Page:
"We'll get into a money-losing situation and we'll have to close," Northville Downs lawyer Ed Draugelis told the Detroit News. "With the competition from casinos, we think the area can really only support two tracks."Michigan Downs wouldn't open until 2009 at the earliest. The Detroit metropolitan area has been without Thoroughbred racing since the fall of 1998 when DRC shut its doors. Hazel Park held Thoroughbred meets through the mid-1980s.Thoroughbred racing in Michigan is now held at Great Lakes Downs in the western part of the state. MEC operates the meet but had to transfer the track's license because state law says a company can't own more than one track.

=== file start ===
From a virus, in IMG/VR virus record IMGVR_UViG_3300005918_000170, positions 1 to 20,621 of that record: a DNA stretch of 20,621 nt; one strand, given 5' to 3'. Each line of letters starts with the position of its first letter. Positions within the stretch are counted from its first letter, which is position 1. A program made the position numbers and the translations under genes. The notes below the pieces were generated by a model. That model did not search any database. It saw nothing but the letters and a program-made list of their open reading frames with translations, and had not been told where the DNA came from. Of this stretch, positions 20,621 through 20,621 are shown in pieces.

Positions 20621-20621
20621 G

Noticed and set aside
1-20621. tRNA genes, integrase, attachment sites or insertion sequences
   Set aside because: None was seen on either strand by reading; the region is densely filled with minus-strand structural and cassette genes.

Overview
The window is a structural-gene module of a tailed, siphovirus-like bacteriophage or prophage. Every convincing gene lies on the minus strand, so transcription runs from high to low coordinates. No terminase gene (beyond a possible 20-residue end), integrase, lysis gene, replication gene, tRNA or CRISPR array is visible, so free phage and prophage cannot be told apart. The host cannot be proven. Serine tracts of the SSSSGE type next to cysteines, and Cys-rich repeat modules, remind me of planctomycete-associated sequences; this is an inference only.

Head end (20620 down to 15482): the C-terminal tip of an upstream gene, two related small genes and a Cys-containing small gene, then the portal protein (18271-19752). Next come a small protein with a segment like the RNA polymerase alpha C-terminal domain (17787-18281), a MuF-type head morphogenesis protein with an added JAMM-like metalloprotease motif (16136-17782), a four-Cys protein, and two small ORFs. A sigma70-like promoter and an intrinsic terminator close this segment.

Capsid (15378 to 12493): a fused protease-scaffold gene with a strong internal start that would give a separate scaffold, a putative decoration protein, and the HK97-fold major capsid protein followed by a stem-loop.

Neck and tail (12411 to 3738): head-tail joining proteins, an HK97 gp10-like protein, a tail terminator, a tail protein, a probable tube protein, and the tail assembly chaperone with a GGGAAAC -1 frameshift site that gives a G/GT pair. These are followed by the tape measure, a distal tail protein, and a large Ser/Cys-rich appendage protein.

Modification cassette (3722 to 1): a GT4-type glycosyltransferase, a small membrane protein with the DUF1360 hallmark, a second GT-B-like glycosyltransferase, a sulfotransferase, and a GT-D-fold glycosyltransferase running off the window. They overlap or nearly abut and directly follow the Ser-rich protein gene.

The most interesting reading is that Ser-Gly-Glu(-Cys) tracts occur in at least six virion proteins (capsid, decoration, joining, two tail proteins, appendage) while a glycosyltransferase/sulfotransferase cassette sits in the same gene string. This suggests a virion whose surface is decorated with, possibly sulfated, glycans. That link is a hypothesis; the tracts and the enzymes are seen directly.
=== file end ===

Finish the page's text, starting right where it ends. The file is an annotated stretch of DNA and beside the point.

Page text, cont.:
Northville Downs, a harness racetrack in Detroit's western suburbs, has challenged a decision by the Office of Michigan Racing Commissioner to grant a Thoroughbred license to Magna Entertainment Corp. for its planned Michigan Downs.The appeal by Northville Downs was filed June 7 in Wayne County Circuit Court. MEC said it plans to build its $100-million track in Romulus near Detroit Metropolitan Airport, not far from defunct Detroit Race Course.Northville Downs claims a third racetrack in metropolitan Detroit would saturate the market. Northville Downs shares the market with Hazel Park, another harness track located north of the city. The two tracks make for a year-round live racing circuit, and both are open year-round as simulcast facilities that import Thoroughbred signals.